The Harvard Alumni Group of Nepal held its monthly meeting on the March 10, 2015 in Kathmandu. Dr. Swarnim Wagle, Harvard Kennedy School alumnus (MPA/ID 2001) and Member of the National Planning Commission of Nepal, presented on the topic “Igniting Nepal’s Fortunes.”
Dr. Wagle began his talk by looking at the year 1775 when Prithivi Narayan Shah, the founder of modern Nepal, died. It was also the year George Washington became the Commander-in-Chief of the Continental Army in the United States and Adam Smith published the The Wealth of Nations. Dr. Wagle underscored that there has been a great divergence in economic development since then, and talked about factors that has stalled Nepal’s economic growth over the past 200 years.
Connecting Nepali evidence with the mainstream economics literature, he hypothesized that much of Nepal’s development woes can be attributed to its landlocked location and extractive political and economic institutions.
Nepal’s lackluster performance stands out particularly when contrasted with the achievements of the 13 star economies of the post-WWII period, nine of which are in Asia, as identified by the Growth Commission Report led by Michael Spence. Nepal, simply, has under-invested, according to Dr. Wagle.
Despite growth hovering between 2 and 5 percent over the past fifty years, Nepal has made impressive social gains, dramatically reducing poverty, child and maternal mortality, and under-nourishment. Average life expectancy in Nepal today has passed 70, and many of the country’s non-income indicators of progress compare favorably with those of the leading countries in South Asia.
Moving forward, Dr. Wagle stressed that Nepal needs a set of policy and institutional reforms to encourage private capital investments. To jump on to a trajectory of high and sustained economic growth rate, that would mean at least 7% for a decade. He highlighted the unprecedented breakthroughs in hydro-power generation, which means the country is poised to increase its electricity generation ten-fold in 10 years. This, according to Dr. Wagle, signals a new environment for investment and reconstruction.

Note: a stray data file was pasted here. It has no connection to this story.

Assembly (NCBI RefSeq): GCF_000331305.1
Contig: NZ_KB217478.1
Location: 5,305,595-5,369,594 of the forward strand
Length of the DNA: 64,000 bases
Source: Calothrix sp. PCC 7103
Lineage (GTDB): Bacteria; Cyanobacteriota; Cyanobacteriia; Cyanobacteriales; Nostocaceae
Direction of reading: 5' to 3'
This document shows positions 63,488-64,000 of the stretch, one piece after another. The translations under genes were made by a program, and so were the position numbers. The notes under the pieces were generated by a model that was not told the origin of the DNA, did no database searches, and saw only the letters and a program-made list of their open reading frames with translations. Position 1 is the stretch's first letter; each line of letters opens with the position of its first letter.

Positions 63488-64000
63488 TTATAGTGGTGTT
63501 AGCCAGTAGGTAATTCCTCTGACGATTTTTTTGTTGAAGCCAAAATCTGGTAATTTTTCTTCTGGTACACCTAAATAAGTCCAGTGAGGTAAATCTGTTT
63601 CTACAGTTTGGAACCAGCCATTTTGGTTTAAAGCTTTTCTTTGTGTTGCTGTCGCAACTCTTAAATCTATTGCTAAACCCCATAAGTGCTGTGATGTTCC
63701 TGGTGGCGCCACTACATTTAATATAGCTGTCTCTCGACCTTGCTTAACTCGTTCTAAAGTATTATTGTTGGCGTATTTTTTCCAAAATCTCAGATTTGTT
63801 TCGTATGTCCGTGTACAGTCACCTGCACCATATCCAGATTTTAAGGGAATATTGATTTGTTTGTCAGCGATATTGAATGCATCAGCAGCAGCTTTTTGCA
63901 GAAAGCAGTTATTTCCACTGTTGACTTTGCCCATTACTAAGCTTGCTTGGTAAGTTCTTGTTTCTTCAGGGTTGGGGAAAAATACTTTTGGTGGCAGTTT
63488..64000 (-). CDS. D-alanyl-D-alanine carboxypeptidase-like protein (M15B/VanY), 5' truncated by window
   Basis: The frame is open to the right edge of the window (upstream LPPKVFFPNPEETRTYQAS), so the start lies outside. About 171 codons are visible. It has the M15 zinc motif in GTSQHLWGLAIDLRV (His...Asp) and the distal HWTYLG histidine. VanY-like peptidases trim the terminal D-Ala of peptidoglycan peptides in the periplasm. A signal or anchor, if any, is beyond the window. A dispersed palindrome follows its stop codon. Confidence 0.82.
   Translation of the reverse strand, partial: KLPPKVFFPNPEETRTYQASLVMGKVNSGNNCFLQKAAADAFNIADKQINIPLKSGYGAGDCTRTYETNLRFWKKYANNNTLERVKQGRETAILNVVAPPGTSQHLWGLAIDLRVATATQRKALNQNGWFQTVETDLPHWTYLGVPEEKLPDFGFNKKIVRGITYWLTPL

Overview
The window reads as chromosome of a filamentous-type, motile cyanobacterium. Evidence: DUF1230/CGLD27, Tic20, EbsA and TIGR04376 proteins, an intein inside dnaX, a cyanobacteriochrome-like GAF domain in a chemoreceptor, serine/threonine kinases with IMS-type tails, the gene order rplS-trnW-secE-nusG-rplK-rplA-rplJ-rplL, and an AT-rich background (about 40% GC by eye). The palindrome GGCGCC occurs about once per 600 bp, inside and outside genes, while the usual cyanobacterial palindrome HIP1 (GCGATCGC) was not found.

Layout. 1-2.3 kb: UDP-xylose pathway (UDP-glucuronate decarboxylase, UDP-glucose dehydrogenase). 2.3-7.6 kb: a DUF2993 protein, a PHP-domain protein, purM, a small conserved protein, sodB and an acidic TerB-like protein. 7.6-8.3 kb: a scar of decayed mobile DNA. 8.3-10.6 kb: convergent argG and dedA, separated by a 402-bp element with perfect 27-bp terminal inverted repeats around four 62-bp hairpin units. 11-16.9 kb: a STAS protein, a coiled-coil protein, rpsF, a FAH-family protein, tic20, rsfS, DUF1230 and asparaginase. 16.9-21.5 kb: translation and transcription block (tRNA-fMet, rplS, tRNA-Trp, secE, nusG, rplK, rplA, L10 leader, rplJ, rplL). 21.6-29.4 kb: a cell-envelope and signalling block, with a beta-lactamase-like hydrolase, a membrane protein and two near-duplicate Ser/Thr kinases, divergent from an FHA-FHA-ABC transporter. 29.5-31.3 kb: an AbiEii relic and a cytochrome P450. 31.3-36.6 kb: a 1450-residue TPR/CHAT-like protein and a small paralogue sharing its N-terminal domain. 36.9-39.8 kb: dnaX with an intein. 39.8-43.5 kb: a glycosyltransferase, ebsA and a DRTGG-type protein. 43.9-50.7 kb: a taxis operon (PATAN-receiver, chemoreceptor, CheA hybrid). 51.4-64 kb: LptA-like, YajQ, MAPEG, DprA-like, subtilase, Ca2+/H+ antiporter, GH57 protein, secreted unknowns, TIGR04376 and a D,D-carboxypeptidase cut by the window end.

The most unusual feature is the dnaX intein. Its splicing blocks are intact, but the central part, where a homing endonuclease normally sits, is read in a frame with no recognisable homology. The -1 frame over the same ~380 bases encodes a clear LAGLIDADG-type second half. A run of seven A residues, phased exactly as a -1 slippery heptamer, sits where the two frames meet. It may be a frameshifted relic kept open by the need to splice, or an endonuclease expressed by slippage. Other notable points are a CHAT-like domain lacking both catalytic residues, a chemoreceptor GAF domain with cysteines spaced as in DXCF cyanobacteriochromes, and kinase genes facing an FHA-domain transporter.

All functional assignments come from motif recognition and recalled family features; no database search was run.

Dr. Wagle also talked about the need to integrate Nepal’s economy with India and China to leverage an emerging paradigm of trade and investment through global value chains and production networks, with a resuscitation of manufacturing. He emphasized that Nepal’s core strengths remain in tradable services including tourism, specialized agriculture, and clean energy. However, much of Nepal’s potential can only be unlocked if there is a concerted effort to improve the country’s institutions and undergird those with a system of governance that is much more representative and accountable than the present system.
The talk was followed by a lively discussion. Comments and questions were received by group members Ashok Pandey, Astha Thapa, Ava Darshan Shrestha, Basudev Dahal, Genoveva Hernandez-Uriz, Himalaya Shamsher Rana, Krishna Gyawali, Rajju Dhakal and Sanat Basnet.
Bhojaraj Pokharel, coordinator of Adhoc Committee of the group, moderated the talk and wrapped up the program by thanking Dr Wagle for his brilliant presentation.
The Harvard Alumni Group in Nepal has recently been reactivated. The group’s goal is to serve as an interactive platform for proactive discussions on topical issues of national and global importance, as well as to promote professional networking among the alumni community in Nepal. On April 10, the group will host a talk with Mr. Krishna Gyawali, Member of the Group and former Secretary, Government of Nepal, on “Implementation Issues of Plan and Reforms in Nepal.”
For questions about the group, please contact Bhojraj Pokharel, email@example.com.